The present study was conducted to examine the actions of norepinephrine (NE) and serotonin (5-HT) on the multiphasic, visually evoked discharges of cells recorded from the visual cortex (area 17) of anesthetized Long-Evans pigmented rats. Visual responses of 51 cells, evoked by computer controlled presentation of moving visual stimuli, were examined before, during and after low level microiontophoretic application of NE (1-55 nA) or 5-HT (1-50 nA). Drug-induced changes in stimulus-evoked and spontaneous discharges were quantitatively assessed by computer analysis of peri-event histograms. In the majority of cases tested, NE produced a net enhancement of visually evoked responses by facilitating excitatory and inhibotory components of stimulus-bound discharges. By contrast, 5-HT tended to suppress stimulus-evoked excitation and inhibition in many cases to the extent that neurons were no longer responsive to appropriate visual stimuli. In selected cases we were able to demonstrate additional effects of NE and 5-HT on response threshold, direction selectivity and discrimination of receptive field borders. For example, in some cells NE was capable of revealing evoked responses to visual stimuli which were previously ineffective in eliciting stimulus-bound discharges. In other instances, changes in cell activity evoked by stimulus movement across the visual field were accentuated during NE application in such a way that unit discharges at receptive field borders were more sharply defined in comparison to control conditions. 5-HT, on the other hand, was capable of decreasing the contrast between spontaneous and visually evoked discharge at receptive field boundaries. In summary, these results suggest that endogenously released NE and 5-HT may modulate, by complimentary actions, the magnitude of responses of visual cortical neurons to afferent synaptic inputs. Moreover, these monoaminergic projection systems may also have the capacity to modify the threshold of detection of afferent signals within a neuronal network as well as alter feature extraction properties of the circuit.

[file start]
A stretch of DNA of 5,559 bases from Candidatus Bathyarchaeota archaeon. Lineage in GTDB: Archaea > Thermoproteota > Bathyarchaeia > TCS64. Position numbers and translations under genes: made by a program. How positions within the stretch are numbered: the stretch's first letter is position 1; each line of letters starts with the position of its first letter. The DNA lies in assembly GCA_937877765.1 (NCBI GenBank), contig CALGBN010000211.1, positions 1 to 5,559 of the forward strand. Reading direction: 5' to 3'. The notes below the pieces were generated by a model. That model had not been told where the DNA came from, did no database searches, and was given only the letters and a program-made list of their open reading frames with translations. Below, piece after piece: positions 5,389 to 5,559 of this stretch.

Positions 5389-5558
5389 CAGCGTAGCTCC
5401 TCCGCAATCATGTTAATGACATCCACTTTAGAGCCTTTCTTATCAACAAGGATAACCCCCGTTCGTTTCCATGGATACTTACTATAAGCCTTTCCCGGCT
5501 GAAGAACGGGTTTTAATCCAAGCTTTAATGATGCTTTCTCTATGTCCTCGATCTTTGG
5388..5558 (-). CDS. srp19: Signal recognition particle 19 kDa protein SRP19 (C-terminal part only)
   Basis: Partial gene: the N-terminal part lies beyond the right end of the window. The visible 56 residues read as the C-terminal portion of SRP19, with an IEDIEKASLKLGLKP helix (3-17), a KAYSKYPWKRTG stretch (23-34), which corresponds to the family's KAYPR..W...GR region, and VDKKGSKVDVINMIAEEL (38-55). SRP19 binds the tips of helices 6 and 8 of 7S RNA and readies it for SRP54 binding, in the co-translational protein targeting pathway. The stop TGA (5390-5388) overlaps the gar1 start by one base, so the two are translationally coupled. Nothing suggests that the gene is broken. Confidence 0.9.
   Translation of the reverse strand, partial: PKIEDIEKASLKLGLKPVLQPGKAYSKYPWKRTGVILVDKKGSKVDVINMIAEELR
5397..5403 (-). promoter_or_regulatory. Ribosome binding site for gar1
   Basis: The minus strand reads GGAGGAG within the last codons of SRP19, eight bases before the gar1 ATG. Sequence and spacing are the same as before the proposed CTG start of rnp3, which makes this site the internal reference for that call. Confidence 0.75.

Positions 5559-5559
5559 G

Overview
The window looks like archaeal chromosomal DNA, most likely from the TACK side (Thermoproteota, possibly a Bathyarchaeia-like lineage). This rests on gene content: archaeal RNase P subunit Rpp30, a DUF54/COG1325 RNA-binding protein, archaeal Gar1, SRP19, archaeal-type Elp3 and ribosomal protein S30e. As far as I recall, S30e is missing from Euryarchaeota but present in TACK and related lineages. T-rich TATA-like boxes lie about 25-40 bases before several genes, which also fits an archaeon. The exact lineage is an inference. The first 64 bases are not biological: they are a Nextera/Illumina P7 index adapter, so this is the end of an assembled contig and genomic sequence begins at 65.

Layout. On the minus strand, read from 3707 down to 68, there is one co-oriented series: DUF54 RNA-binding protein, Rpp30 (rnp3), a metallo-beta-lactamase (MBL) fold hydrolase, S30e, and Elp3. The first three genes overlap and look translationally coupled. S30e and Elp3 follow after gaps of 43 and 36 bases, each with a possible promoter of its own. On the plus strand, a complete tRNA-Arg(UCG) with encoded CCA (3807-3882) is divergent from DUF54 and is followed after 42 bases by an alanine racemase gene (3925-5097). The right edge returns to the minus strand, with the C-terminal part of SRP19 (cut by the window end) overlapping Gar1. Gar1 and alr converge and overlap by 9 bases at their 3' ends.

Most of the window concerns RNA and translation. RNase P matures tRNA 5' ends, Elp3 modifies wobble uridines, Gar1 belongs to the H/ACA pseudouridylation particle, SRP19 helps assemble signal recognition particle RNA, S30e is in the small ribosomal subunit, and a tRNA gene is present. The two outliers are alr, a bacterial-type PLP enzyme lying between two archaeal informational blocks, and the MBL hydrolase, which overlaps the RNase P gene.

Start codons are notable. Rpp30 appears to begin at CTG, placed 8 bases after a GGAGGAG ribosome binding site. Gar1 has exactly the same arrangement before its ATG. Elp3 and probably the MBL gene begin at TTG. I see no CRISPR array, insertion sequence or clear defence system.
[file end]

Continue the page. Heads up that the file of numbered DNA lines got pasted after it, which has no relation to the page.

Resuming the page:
All Science Journal Classification (ASJC) codes
- Molecular Biology
- Clinical Neurology
- Developmental Biology